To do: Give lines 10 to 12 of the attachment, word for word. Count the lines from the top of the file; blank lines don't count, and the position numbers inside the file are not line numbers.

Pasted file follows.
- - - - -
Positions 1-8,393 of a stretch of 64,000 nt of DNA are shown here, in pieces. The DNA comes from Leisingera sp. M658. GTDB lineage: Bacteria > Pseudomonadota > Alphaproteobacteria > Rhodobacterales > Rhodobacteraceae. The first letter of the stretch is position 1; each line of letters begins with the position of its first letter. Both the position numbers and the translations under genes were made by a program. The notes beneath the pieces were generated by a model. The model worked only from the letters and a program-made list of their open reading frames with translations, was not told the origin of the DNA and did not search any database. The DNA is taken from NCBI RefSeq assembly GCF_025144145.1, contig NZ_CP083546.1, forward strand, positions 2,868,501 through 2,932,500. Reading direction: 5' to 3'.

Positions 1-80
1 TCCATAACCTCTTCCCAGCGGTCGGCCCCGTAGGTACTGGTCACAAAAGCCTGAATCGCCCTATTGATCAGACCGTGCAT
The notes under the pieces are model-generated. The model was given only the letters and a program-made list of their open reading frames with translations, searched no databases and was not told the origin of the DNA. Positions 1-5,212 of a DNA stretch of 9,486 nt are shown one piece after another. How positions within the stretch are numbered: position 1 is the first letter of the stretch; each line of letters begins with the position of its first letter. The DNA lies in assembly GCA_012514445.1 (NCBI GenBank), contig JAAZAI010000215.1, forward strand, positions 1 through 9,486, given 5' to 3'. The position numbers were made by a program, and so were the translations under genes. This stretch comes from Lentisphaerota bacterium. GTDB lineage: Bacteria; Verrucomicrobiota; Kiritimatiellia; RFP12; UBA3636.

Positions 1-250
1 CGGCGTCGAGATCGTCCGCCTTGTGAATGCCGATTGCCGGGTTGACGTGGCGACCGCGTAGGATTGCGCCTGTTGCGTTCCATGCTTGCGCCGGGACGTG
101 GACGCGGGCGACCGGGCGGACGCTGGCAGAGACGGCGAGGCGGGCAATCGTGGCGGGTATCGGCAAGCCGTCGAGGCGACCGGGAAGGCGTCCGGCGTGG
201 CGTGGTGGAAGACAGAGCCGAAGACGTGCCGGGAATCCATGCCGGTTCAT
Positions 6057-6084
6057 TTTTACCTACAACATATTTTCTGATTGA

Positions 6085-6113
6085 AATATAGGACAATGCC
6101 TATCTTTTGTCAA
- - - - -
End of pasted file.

6057 TTTTACCTACAACATATTTTCTGATTGA

Positions 6085-6113
6085 AATATAGGACAATGCC